Digital dermatitis is a highly infectious and costly foot lesion affecting many UK herds, with cases often being overlooked, especially in dry cows and youngstock.
Routine foot-trimming, foot-bathing and “blitz treatment” of diagnosed cases are key to getting the problem under control and preventing knock-on effects to fertility and milk yield.
Independent vet Sara Pedersen of Farm Dynamics explains how farmers can best tackle the infection and gives tips on what she’s seen work well in herds that are getting on top of it
What is digital dermatitis (DD)?
It is an infection of the skin of the cow’s foot, presenting as red, raw and painful lesions most commonly on the skin between the heels. It is caused by a specific group of bacteria called treponemes.
These are highly motile and very invasive. However, crucially they cannot cause digital dermatitis unless skin damage has occurred first. Due to the invasive nature of the bacteria they burrow into the skin, where they can encyst and lie dormant, creating a carrier animal.
How can it be detected?
Unfortunately, not all cases of DD result in lameness, so mobility scoring isn’t sufficient to pick up all infections, particularly in the early stages. Cows that are visibly lame due to DD are just the tip of the iceberg, so the on-farm prevalence is often underestimated.
To identify infected cows, feet need be inspected individually by washing and taking a closer look between the heels for any signs of infection.
How should it be treated?
Just like any infection, the key to treating DD successfully is to catch it early before the bacteria have a chance to burrow into the skin and encyst.
It is important the lesion is treated correctly and follow-up treatments are given – one-off treatments are rarely sufficient for an established lesion.
- Lift the foot in a crush
- Wash the lesion with clean water
- Dry thoroughly
- Spray with a licensed topical antibiotics spray
- Leave to dry for 30 seconds and then spray again
- Repeat treatment daily until the lesion has scabbed over and is no longer painful
How can it be prevented?
Firstly through biosecurity measures. If you don’t have DD in your herd, it is critical to keep it out – nothing should come on to the farm unless it is meticulously clean – this includes people, animals and vehicles.
Even if DD is already present on a farm, it is still important to consider biosecurity between groups of stock.
Secondly, hygiene is critical. Slurry doesn’t only act as a short-term transmission medium, but it also causes the damage required to the skin to allow DD to take hold. So improving cow cleanliness is key.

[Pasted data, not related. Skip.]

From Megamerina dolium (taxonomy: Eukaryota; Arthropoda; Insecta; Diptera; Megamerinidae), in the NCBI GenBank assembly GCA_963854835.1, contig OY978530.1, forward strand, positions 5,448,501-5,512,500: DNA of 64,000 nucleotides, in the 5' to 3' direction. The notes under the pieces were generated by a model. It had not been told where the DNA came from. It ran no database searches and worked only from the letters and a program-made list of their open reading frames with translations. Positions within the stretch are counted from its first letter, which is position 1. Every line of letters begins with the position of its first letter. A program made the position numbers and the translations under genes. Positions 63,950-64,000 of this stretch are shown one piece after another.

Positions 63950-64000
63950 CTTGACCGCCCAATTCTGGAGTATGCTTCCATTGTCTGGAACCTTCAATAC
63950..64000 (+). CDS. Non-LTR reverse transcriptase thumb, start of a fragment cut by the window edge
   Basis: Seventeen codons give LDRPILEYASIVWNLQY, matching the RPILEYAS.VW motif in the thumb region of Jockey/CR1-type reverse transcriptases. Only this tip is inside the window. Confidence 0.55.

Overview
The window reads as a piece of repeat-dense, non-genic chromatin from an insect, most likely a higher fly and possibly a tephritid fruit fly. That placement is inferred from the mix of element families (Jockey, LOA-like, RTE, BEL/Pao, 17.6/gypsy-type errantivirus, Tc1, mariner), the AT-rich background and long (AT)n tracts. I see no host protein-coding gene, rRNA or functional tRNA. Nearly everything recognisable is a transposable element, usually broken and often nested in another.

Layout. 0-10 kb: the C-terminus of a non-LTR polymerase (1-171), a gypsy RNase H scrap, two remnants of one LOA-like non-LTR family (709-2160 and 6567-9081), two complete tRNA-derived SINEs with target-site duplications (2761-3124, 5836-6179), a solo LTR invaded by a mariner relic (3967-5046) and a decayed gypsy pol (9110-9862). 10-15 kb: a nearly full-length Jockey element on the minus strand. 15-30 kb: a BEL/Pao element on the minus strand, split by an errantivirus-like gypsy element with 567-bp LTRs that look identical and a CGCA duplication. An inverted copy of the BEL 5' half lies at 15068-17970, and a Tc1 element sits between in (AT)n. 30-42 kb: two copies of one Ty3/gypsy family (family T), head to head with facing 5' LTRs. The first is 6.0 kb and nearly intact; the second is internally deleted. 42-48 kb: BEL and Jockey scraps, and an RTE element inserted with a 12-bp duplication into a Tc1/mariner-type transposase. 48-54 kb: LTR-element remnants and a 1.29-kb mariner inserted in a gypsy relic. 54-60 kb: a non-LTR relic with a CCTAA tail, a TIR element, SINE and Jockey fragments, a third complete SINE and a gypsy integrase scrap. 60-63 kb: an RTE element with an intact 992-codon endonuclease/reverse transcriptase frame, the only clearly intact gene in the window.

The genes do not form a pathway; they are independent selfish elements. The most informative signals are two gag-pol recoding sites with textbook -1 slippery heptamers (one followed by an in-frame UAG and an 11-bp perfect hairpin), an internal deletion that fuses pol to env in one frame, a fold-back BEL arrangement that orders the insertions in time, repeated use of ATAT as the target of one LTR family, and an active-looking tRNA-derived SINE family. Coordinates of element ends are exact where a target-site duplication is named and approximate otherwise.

Can foot-bathing play a role in reducing incidence?
If done correctly, foot-bathing helps to keep feet clean and improve hygiene. Therefore it plays an important role in prevention through disinfection of the feet.
It also has another role in preventing the recurrence of dormant lesions. It is often the recurrence of these lesions that drive new outbreaks, rather than new infections alone.
Best practice advice for foot-bathing
- Which animals? All at-risk animals should be foot-bathed – milkers, dry cows and youngstock
- Frequency This is farm dependent. Generally the more often the better. Where infection pressure is high, daily foot-bathing is often advised
- Siting the foot-bath The most common place is on the return lanes from the parlour, as this allows for good cow flow through the bath and also reduces this risk of fumes from the disinfectant entering the parlour
- Which chemicals? There are lots of different chemicals used in foot-baths, but relatively few have robust data behind them to prove they work, which is why formalin and copper sulphate remain the most popular. However, both must be used with caution, so it is important to consult your vet about what chemical is best
- Foot-bath dimensions At least two, preferably three, dunks of each hind foot is the target, which for an adult Holstein cow requires a foot-bath that is 4m long. It is also crucial the foot is fully immersed, requiring a depth of 10cm. To reduce the volume of solution in the foot-bath it can be narrowed at the base to 60cm and sloping sides added to make sure cows don’t straddle the sides
Is there a group on the farm that act as a reservoir for infection if not treated ?
We often focus on the milkers and overlook the dry cows and youngstock. However, these groups need attention too.
Cows may pick up the infection during the dry period and then go down with a case of DD early in lactation when their immunity drops, so incorporating dry cows into the foot-bathing regime is important.
We also know heifers that experience DD prior to first calving are much more likely to have a further case in their first lactation, give less milk and take longer to get in calf.
If you are seeing cases in youngstock it is important to start preventive measures at least three months before the age at which you see lesions.
Can you suggest any good-practice tips that you have seen work well?
If you really want to nip DD in the bud once and for all then a blitz treatment approach is needed. This involves treating all infected animals at once to reduce the infection pressure in the herd and environment, thus reducing risk to uninfected cows.
It is then important to stop dormant lesions recurring and new cases establishing through improved hygiene, efficient foot-bathing and active surveillance.